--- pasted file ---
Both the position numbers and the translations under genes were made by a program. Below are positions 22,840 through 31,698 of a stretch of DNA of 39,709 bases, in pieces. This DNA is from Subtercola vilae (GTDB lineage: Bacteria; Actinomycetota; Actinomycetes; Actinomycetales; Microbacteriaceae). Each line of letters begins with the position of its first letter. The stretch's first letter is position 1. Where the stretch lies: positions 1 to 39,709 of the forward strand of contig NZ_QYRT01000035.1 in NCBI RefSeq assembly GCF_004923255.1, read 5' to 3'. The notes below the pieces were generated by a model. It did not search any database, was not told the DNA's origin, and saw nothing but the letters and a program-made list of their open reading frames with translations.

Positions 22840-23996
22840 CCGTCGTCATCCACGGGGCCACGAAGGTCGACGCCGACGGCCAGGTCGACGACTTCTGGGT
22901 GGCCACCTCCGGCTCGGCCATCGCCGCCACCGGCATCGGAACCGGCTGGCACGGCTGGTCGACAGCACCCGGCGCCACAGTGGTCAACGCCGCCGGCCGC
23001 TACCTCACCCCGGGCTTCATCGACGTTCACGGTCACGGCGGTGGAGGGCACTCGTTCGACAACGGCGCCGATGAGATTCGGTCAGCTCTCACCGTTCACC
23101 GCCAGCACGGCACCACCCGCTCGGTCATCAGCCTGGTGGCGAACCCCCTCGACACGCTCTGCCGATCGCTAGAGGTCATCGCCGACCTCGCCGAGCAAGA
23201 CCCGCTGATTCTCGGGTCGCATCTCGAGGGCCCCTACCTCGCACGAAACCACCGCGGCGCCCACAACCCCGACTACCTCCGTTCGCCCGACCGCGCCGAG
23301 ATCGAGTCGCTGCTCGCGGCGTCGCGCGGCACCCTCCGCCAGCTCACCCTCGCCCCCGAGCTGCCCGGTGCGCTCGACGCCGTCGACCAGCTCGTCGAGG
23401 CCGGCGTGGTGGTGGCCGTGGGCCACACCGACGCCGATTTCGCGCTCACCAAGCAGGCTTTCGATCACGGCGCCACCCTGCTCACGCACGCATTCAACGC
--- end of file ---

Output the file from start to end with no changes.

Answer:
Both the position numbers and the translations under genes were made by a program. Below are positions 22,840 through 31,698 of a stretch of DNA of 39,709 bases, in pieces. This DNA is from Subtercola vilae (GTDB lineage: Bacteria; Actinomycetota; Actinomycetes; Actinomycetales; Microbacteriaceae). Each line of letters begins with the position of its first letter. The stretch's first letter is position 1. Where the stretch lies: positions 1 to 39,709 of the forward strand of contig NZ_QYRT01000035.1 in NCBI RefSeq assembly GCF_004923255.1, read 5' to 3'. The notes below the pieces were generated by a model. It did not search any database, was not told the DNA's origin, and saw nothing but the letters and a program-made list of their open reading frames with translations.

Positions 22840-23996
22840 CCGTCGTCATCCACGGGGCCACGAAGGTCGACGCCGACGGCCAGGTCGACGACTTCTGGGT
22901 GGCCACCTCCGGCTCGGCCATCGCCGCCACCGGCATCGGAACCGGCTGGCACGGCTGGTCGACAGCACCCGGCGCCACAGTGGTCAACGCCGCCGGCCGC
23001 TACCTCACCCCGGGCTTCATCGACGTTCACGGTCACGGCGGTGGAGGGCACTCGTTCGACAACGGCGCCGATGAGATTCGGTCAGCTCTCACCGTTCACC
23101 GCCAGCACGGCACCACCCGCTCGGTCATCAGCCTGGTGGCGAACCCCCTCGACACGCTCTGCCGATCGCTAGAGGTCATCGCCGACCTCGCCGAGCAAGA
23201 CCCGCTGATTCTCGGGTCGCATCTCGAGGGCCCCTACCTCGCACGAAACCACCGCGGCGCCCACAACCCCGACTACCTCCGTTCGCCCGACCGCGCCGAG
23301 ATCGAGTCGCTGCTCGCGGCGTCGCGCGGCACCCTCCGCCAGCTCACCCTCGCCCCCGAGCTGCCCGGTGCGCTCGACGCCGTCGACCAGCTCGTCGAGG
23401 CCGGCGTGGTGGTGGCCGTGGGCCACACCGACGCCGATTTCGCGCTCACCAAGCAGGCTTTCGATCACGGCGCCACCCTGCTCACGCACGCATTCAACGC